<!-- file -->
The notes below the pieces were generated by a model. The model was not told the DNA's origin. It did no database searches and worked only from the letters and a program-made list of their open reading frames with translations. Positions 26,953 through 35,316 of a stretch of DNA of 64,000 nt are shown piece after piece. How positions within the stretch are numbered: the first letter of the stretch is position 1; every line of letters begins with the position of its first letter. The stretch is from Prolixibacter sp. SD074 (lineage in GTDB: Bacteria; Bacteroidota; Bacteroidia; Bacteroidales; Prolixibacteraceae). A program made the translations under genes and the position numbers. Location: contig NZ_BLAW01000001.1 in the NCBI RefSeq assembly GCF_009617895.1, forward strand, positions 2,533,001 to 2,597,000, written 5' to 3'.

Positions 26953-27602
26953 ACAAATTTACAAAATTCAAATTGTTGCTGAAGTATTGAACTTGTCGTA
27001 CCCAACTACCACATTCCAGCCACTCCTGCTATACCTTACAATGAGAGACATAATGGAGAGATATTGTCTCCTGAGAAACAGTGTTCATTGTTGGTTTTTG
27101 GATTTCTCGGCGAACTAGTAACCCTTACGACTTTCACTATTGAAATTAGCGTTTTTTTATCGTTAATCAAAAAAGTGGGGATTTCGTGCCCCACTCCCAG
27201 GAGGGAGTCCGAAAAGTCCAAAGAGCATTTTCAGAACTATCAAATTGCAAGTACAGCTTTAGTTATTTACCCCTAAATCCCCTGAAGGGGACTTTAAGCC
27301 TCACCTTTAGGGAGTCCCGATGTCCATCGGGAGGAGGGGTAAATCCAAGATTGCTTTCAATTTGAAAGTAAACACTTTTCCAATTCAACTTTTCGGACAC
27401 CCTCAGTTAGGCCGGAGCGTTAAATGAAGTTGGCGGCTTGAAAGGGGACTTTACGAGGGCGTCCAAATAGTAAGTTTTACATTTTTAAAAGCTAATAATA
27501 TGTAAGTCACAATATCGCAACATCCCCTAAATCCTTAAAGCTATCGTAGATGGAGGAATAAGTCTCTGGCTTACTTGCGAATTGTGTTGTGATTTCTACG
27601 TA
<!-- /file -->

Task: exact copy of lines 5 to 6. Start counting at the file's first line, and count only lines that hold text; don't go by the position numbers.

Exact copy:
27101 GATTTCTCGGCGAACTAGTAACCCTTACGACTTTCACTATTGAAATTAGCGTTTTTTTATCGTTAATCAAAAAAGTGGGGATTTCGTGCCCCACTCCCAG
27201 GAGGGAGTCCGAAAAGTCCAAAGAGCATTTTCAGAACTATCAAATTGCAAGTACAGCTTTAGTTATTTACCCCTAAATCCCCTGAAGGGGACTTTAAGCC